The second set of Wing Chun is called "Chum Kiu" or "Searching For the Bridge." In Chinese, "Bridge" refers to the arm. Searching for the Bridge refers to the art of trying to make contact with the opponent so that the sticking hand techniques can be applied.
Wing Chun divides the art of fighting into two parts. One part is the techniques which apply while in contact with the opponent. The other part is the art of trying to make contact with the opponent. Part one is much more scientific than part two. The art of trying to make contact with the opponent relies not only on speed and proper timing, but also on psychology.
The second set contains footwork and hand techniques required to make contact with an opponent. The second set teaches shifting (turning), and stepping (charging). This footwork complements the hand techniques taught in the first set.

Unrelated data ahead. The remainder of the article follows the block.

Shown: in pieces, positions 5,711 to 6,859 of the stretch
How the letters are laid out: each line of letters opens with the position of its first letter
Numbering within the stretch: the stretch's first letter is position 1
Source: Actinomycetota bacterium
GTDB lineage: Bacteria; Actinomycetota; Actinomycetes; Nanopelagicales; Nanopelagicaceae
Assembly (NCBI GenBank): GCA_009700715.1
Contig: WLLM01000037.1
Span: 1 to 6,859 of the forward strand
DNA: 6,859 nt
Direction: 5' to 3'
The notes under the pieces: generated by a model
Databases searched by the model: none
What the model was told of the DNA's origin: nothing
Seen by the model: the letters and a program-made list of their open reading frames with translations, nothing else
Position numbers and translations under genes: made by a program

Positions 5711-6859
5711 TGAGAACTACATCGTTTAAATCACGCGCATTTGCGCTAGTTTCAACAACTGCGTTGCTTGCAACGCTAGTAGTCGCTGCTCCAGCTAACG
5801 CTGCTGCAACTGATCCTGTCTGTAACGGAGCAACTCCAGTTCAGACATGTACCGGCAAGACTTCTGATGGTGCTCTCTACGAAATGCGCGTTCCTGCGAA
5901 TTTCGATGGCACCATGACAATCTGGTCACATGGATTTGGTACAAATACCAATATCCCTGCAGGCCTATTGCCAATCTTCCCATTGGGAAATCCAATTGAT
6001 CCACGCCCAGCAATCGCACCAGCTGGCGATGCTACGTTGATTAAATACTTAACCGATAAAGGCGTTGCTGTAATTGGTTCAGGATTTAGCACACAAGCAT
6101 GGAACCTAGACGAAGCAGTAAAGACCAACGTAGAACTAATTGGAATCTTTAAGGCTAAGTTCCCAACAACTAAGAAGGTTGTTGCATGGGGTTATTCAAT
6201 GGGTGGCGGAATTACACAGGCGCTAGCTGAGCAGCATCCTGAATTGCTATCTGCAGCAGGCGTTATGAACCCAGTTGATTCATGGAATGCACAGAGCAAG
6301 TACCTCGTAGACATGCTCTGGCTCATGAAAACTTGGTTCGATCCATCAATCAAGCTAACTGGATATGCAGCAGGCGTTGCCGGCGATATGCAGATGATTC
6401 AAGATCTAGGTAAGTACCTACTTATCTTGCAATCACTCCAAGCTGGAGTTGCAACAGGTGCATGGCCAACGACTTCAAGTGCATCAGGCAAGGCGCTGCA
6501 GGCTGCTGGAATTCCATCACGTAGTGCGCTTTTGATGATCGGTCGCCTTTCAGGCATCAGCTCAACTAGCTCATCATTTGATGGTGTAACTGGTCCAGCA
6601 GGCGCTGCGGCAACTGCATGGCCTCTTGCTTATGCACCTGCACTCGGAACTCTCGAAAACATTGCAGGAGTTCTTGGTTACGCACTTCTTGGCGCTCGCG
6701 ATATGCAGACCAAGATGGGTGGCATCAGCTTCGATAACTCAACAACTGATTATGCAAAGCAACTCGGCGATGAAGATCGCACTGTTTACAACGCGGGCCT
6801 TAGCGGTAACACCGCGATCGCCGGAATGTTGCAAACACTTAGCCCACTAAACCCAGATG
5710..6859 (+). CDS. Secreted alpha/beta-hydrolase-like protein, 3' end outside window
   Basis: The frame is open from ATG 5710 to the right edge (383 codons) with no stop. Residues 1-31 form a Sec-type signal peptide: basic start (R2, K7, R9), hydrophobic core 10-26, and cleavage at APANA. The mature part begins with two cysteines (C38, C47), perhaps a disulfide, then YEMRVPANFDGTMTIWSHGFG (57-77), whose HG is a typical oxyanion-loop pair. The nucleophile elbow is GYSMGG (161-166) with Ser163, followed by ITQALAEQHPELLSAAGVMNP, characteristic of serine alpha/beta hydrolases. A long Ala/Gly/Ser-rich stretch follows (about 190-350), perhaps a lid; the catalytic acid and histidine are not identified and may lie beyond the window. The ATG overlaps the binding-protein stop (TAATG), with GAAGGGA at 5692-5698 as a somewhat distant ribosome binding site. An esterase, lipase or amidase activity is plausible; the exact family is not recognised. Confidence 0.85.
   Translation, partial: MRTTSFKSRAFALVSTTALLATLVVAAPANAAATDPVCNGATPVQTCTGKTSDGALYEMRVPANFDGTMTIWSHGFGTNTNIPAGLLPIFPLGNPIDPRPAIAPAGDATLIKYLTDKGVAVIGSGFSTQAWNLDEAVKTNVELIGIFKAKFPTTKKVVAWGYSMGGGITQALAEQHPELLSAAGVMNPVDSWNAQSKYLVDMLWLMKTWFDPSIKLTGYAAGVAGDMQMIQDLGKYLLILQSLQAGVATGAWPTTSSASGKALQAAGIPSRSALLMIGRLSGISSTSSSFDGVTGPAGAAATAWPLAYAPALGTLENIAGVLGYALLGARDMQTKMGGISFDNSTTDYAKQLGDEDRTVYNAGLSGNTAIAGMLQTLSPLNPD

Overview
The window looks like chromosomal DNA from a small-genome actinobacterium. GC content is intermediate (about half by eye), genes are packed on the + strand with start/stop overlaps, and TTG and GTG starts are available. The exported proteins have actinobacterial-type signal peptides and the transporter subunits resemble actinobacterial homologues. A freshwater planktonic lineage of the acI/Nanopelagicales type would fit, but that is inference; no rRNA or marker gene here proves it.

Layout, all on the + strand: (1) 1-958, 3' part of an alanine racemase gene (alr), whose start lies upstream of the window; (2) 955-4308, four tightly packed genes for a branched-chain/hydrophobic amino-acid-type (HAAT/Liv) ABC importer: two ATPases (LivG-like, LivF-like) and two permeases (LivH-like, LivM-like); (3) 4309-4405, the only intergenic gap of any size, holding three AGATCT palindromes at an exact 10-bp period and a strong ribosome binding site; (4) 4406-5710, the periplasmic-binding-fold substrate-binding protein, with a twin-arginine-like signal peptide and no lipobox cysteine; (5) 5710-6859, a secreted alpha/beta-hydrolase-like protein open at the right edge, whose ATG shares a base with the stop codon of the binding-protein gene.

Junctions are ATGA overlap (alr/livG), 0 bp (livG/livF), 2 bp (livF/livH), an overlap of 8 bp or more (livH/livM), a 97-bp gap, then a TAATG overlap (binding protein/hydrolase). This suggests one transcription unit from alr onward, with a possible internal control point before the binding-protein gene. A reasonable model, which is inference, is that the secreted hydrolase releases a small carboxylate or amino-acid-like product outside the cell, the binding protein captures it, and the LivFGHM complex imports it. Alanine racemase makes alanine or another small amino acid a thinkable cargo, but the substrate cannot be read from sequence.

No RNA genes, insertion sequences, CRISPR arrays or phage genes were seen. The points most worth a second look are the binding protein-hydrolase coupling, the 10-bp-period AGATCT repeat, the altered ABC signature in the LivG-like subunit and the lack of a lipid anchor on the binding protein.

One of the first things to notice about the second set is that it teaches one how to shift the feet. You shift on the heels of the feet while keeping the pelvis tucked in. In a shifted stance, the weight is off the front foot so that you can easily kick, deflect a kick with your foot, step or avoid foot sweeps.
Shifting (turning\rotating) serves many purposes:
The second part of the second set teaches one how to advance the stance. It teaches stepping and charging. The Wing Chun step is performed in several ways depending on the use. In the set you step with the heel of the front foot while dragging the rear foot. This kind of step keeps you solid on the ground in case the opponent attacks.
The second method of stepping is to propel yourself off the back foot using the toes. This is like a track runner starting a race. You shoot like an arrow into the opponent. The Wing Chun lunging action is similar to the lunge in Western fencing. When you are at a critical distance from the opponent, you rush in before the opponent has a chance to lift a foot to kick.
In the stepping, the feet are either on the same straight line or optimally, the heel of the rear foot is line up with the toe of the front foot. This stance is better for actual combat because it is quicker and the lead foot does not get tangled with the opponent's lead foot.